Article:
Iconic TV Characters: Sarah Jane Smith from Doctor Who


To date the only Doctor Who companion to receive not one but two spin offs, Sarah Jane Smith epitomised the established role whilst providing the groundwork for further development with future friends of the Doctor. It is truly hard to believe that such a key character in the show’s history made her debut over ten years into the series.


Sarah Jane Smith was played by the late Elisabeth Sladen. In terms of her characterisation across the three programmes, Doctor Who (1973-6, 1983, 2006-2010), K-9 and Company (1981) and The Sarah Jane Adventures (2007-2011), Sarah Jane is remarkably consistent considering her tenure spanned almost 40 years. Stereotypes of classic Who companions tend to generalise, placing the majority into the damsel-in-distress role and the rest into the questioning audience surrogate. In a fair few stories Sarah does fulfil this role however her introduction and portrayal prevents her from becoming a nuisance. Sarah wastes no time in investigating and quizzing the Doctor as both are on the trail of some missing scientists…she is a journalist after all. Although she initially gets the wrong end of the stick, believing that the Doctor is behind the disappearances, they soon become quite the double act. This was strengthened further when Tom Baker took over the Tardis.


Sarah Jane Smith’s characterisation was definitely consistent, she enters classic Doctor Who as a no-nonsense investigative journalist, she was re-introduced into the new series in much the same way and she began her own series in a similar manner. This isn’t a bad thing at all. It just means that the fundamentals were so strong in her introductory story that the character did not really need further tweaking. Doctor Who is first and foremost an adventure series so depth of personality and emotion were not exactly priorities but, then again, I don’t think anyone actually goes into watch Doctor Who, especially the classic series, expecting novel-esque character development, despite its serialized nature.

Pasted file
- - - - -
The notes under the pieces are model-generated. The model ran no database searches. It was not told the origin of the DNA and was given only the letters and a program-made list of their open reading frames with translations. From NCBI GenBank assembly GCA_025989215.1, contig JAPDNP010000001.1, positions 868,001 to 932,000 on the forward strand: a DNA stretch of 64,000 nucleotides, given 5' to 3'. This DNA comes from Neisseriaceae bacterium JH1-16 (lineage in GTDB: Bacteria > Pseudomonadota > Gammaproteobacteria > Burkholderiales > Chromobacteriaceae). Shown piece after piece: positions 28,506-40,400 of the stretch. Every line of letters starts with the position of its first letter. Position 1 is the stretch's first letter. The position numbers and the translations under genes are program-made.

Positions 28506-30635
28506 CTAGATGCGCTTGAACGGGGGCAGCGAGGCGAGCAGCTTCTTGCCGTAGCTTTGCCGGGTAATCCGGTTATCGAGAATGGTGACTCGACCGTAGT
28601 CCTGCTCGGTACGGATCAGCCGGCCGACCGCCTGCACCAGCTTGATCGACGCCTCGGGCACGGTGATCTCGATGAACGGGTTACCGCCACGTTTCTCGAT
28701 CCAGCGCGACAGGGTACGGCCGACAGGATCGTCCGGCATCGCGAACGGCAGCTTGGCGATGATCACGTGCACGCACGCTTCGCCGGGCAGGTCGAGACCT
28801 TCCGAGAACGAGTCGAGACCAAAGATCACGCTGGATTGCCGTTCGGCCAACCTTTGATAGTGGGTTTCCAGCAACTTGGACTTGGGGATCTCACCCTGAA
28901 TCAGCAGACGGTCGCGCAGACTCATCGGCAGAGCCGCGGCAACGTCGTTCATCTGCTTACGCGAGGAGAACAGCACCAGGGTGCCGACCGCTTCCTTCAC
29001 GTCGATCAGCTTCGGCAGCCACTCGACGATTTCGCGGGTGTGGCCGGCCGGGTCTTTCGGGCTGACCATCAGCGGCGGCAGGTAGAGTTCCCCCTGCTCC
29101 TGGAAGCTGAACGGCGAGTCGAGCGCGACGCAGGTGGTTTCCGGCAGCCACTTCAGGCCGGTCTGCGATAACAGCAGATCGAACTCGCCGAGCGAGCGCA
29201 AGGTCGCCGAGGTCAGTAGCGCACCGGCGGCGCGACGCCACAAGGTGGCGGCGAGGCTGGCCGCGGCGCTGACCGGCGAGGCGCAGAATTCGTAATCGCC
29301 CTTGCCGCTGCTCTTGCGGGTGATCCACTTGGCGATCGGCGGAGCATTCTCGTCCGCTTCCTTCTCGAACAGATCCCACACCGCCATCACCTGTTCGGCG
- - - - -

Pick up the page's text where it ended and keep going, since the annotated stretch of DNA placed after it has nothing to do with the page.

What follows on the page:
I once read an article, possibly an essay, about how Sarah Jane Smith was an interesting case study regarding the portrayal of second wave feminists in fictional media. Whilst the plotline was phased out following her first couple of stories, the emphasis placed on Sarah’s career does distinguish her from the companions immediately before and after her. She was not the first or last Doctor Who careerwoman but she is the most iconic. Who else would educate the people of the planet Peladon on ‘women’s lib’?


Evolving into a more maternal figure through her second and more successful spin-off, The Sarah Jane Adventures followed the escapades of Sarah, her adopted son and his teenage friends as they battled aliens on earth. Sarah Jane was the group’s focal-point and throughout all 5 seasons she imparted lessons, kept her good-humoured individual nature and dealt with her own fair share of character struggles. It was very much the same Sarah Jane Smith we were introduced to in 1973 which just goes to show what a bullseye they had hit the first time round.


The Sarah Jane Adventures has recently been put back on BBC iPlayer so it is once again free to watch. Check it out if you haven’t watched yet…or even if you have!


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Deputy Editor and third year history student. Interested in all sorts but particularly film & TV history, lost media, fashion and literature.

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